OLYMPIA – Two of Washington’s largest shipbuilders are expected to announce today whether they intend to try to collaborate on building four new ferries for the state.
Representatives of Todd Pacific Shipyards Corp. of Seattle and J.M. Martinac Shipbuilding Corp. of Tacoma spent the past month negotiating the framework of a joint venture for sharing contracts worth $342 million.
If the firms don’t unite they’ll likely compete against each other to win the state contract outright.
Wednesday marked a state-imposed deadline for the companies to tell the state the results of the negotiation.
Steve Welch, chairman and chief executive officer of Todd, gave no hints Wednesday of the results.
“We’ll make an announcement tomorrow,” he said Wednesday.
The average age of the ferries in the state’s fleet is 41 years. The last new ferry was launched in 1999.
Efforts to construct four new ferries began in 2001 in the hope of putting the first of them into use by 2009.
Initially, leaders of the ferry system said the primary goal was to retire the fleet’s 80-year-old Steel Electric class vessels – the oldest ferries operating in salt water in the United States.
One of those is the 1927-vintage Klickitat, which operates between Keystone on Whidbey Island and Port Townsend on the Olympic Peninsula. Recently the ferry system changed course and announced that none of the new ferries would replace the old Steel Electrics.
Conflicts between the state and builders on boat design and the bid process have stalled the construction efforts.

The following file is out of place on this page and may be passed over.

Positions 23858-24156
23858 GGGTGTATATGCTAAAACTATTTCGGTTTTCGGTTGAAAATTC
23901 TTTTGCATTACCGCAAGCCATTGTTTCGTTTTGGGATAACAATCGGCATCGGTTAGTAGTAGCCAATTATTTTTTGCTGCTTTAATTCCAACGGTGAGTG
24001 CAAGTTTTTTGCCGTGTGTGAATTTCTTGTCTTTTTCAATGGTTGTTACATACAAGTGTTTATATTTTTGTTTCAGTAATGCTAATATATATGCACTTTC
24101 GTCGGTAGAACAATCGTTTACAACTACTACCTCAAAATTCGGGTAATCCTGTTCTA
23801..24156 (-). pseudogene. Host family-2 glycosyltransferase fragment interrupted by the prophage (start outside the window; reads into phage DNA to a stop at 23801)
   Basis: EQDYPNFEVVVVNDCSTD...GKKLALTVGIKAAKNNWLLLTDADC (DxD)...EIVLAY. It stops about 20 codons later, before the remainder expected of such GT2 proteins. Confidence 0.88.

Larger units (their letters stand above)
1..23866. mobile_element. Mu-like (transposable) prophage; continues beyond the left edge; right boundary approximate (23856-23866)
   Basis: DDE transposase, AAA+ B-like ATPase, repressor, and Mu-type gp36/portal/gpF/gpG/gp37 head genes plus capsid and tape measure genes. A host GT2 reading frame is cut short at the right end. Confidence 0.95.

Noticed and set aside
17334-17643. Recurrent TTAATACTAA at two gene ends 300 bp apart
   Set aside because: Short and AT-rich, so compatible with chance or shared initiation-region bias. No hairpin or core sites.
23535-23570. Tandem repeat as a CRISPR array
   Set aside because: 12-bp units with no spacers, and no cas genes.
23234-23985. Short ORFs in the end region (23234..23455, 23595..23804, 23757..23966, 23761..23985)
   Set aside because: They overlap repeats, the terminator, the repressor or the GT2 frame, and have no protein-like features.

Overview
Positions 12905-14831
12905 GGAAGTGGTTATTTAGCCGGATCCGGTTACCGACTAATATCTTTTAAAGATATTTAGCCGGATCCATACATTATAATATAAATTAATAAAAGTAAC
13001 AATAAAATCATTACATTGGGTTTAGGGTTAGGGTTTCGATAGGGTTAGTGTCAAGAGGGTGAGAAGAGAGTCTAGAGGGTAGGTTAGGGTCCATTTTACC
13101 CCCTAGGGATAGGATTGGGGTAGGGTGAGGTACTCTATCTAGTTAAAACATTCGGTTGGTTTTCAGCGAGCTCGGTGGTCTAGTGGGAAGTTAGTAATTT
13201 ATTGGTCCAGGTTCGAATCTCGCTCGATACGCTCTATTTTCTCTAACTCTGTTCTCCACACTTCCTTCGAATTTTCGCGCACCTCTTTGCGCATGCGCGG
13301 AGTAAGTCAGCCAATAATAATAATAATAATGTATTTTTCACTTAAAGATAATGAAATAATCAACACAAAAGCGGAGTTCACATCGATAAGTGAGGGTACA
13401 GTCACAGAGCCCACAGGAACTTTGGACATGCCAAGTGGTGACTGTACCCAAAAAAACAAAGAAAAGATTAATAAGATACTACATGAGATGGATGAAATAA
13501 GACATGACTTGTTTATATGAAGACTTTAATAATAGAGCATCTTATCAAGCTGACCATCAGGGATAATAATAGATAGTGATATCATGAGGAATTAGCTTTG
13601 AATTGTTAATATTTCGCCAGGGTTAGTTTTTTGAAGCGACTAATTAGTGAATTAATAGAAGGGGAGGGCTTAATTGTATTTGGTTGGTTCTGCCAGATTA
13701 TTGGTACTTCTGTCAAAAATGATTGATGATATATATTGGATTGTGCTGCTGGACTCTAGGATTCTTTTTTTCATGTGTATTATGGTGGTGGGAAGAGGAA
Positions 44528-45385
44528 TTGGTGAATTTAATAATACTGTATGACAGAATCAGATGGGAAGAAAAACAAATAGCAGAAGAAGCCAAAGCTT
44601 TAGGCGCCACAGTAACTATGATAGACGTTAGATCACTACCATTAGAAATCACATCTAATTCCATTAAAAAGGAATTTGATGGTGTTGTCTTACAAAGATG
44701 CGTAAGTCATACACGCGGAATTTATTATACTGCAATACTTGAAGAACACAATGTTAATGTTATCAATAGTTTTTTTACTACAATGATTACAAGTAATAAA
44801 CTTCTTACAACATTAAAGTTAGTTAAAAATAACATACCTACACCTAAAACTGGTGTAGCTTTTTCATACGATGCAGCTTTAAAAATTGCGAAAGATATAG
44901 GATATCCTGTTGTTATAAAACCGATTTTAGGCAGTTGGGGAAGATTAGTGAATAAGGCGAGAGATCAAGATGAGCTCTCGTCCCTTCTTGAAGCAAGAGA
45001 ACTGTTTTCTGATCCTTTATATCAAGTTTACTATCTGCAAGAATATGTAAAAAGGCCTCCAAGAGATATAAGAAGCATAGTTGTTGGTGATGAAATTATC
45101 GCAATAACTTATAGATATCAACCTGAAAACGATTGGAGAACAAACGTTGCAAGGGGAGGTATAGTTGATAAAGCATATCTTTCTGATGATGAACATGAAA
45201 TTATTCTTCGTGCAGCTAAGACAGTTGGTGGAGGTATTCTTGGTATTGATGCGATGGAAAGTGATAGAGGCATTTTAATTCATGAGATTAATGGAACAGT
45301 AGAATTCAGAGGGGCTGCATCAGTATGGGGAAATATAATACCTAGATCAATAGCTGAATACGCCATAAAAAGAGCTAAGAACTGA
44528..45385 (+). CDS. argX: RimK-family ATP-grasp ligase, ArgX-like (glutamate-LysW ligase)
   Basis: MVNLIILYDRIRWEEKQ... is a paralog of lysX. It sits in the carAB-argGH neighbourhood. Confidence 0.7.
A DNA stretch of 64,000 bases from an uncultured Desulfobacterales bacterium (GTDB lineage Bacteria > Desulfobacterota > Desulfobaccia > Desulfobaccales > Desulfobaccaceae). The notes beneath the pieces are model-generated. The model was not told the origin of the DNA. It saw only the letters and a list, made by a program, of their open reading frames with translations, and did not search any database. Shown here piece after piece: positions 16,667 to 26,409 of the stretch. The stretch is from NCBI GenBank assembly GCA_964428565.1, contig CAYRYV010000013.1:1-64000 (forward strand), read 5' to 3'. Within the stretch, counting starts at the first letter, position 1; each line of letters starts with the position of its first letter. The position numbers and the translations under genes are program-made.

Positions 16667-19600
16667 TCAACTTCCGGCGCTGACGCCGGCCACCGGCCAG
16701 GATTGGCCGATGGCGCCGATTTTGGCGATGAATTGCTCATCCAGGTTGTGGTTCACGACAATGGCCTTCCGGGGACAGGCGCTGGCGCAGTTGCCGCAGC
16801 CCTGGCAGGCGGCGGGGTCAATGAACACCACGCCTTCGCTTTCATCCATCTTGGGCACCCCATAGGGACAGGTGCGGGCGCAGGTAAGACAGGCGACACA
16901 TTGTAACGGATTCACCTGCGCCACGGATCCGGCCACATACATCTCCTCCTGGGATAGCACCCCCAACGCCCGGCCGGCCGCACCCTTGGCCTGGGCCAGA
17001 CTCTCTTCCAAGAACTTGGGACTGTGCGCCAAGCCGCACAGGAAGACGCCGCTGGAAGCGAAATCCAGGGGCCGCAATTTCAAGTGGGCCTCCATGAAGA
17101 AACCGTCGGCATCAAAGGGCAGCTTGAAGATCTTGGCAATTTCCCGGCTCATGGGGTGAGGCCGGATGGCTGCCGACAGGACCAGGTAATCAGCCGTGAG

The state awarded a ferry building contract to Todd in 2005. Martinac protested and won a ruling in 2006 that made the state restart its bid process.
Martinac has sued the state, contending ferry officials and legislators have acted to prevent the firm from winning any part of the contract.
Last month, Gov. Chris Gregoire signed a law intended to get things moving again by giving the companies 30 days to see if they can find common ground.
If Todd and Martinac want to collaborate, they must tell the Department of Transportation in writing of their intent to submit a single proposal for building the 144-car ferries.
A third shipbuilder, Nichols Bros. of Freeland on Whidbey Island, also could be involved. They had previously competed for ferry construction work.
If no agreement is reached, the state Department of Transportation can re-issue a request for proposals for the contract.